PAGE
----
Senate adopts historic climate change legislation
Bill C-30 and Bill C-12 received Royal Assent on June 29.
A bill to achieve net-zero greenhouse gas emissions and another to implement provisions of the April 2021 budget have passed into law after being adopted by the Senate.
Bill C-30 and Bill C-12 were both the subject of indepth pre-studies in Senate committees prior to their introduction in the Senate last week.
Two other key bills advanced to Senate committees for further study after being adopted at second reading: Bill C-6, a ban on conversion therapy, was referred to the Standing Senate Committee on Legal and Constitutional Affairs and Bill C-10, an update to the Broadcasting Act, was referred to the Standing Senate Committee on Transport and Communications.
As the Senate received these four significant bills in the dying days of the calendar and at the expiration of its hybrid agreement, Senators unanimously agreed to extend sittings until June 29 in order to move these priorities as far along the legislative process as possible.
“I am always grateful for collaboration in the Senate to ensure that Government bills are efficiently and appropriately studied, consistent with the upper chamber’s duty to give sober second thought,” said Senator Marc Gold, the Government Representative in the Senate.
Senator Gold said he would have liked to see Bill C-6 become law in June; however, it was made clear he would not find the consensus required to truncate the legislative process.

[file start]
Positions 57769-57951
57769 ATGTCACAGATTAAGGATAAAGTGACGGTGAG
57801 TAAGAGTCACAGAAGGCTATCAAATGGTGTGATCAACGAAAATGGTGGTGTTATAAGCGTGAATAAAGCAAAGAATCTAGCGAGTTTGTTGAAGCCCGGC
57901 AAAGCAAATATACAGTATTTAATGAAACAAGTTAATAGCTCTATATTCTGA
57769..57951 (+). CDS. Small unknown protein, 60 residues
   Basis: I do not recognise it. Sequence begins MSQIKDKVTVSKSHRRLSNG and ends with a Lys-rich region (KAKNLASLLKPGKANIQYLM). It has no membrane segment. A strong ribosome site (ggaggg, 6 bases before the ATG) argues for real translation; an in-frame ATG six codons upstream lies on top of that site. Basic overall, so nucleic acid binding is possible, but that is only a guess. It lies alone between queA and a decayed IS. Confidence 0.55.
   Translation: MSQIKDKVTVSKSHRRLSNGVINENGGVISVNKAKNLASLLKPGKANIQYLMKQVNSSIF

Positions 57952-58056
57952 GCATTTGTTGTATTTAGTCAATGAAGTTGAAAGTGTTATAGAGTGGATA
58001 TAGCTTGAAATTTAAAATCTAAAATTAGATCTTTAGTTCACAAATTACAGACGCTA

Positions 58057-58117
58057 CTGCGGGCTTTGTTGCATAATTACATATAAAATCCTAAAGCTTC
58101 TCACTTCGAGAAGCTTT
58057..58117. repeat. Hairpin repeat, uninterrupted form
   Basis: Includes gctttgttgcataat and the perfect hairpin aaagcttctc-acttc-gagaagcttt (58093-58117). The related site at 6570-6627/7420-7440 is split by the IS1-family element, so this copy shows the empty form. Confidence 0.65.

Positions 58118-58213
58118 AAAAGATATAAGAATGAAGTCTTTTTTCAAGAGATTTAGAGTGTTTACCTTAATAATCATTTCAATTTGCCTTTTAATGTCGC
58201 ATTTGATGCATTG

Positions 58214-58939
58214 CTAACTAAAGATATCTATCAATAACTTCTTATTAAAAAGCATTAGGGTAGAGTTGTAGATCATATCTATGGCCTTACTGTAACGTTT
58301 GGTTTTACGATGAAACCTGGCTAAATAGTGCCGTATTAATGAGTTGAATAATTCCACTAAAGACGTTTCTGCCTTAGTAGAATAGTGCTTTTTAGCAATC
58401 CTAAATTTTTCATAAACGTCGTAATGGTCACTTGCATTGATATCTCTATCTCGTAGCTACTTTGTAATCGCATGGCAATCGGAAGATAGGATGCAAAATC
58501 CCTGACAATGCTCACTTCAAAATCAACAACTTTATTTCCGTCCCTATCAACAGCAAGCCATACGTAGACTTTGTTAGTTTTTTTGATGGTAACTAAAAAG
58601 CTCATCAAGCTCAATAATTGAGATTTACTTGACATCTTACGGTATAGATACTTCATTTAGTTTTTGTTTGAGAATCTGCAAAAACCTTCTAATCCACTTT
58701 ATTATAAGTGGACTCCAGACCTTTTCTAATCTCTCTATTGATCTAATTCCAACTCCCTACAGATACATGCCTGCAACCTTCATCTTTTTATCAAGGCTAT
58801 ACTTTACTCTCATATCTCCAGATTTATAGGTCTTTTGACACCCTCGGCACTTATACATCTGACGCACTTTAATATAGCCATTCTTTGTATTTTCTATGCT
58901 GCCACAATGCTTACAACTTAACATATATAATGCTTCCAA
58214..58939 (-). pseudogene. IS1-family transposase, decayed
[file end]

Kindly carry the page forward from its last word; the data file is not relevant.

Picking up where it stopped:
Late in Tuesday’s sitting, Senator Gold unsuccessfully sought unanimous consent to empower the Standing Senate Committee on Legal and Constitutional Affairs to conduct its study of Bill C-6 during the adjournment period.
“From a personal standpoint, I think it is a shame, because conversion therapy is an abhorrent practice, and it needs to be banned now,” he said.
In the past two months, the Senate studied and adopted 10 Government bills, including three that advance recommendations of the Truth and Reconciliation Commission (Bill C-5, Bill C-8 and Bill C-15).
Senator Gold thanked senators – and all those who supported chamber and committee operations – for working together to manage legislation during this trying pandemic period.
“Frankly, we did better than simply manage. It wasn’t easy but senators negotiated, we prioritized, we insisted on occasion and conceded on occasion. And for every decision we reached in our mission to continue Senate operations, there were dozens of people in the background making it happen,” he said.
“It wasn’t always easy or convenient, but I am proud of the work we accomplished and how we were always able to hammer out our differences without rancor or animosity.”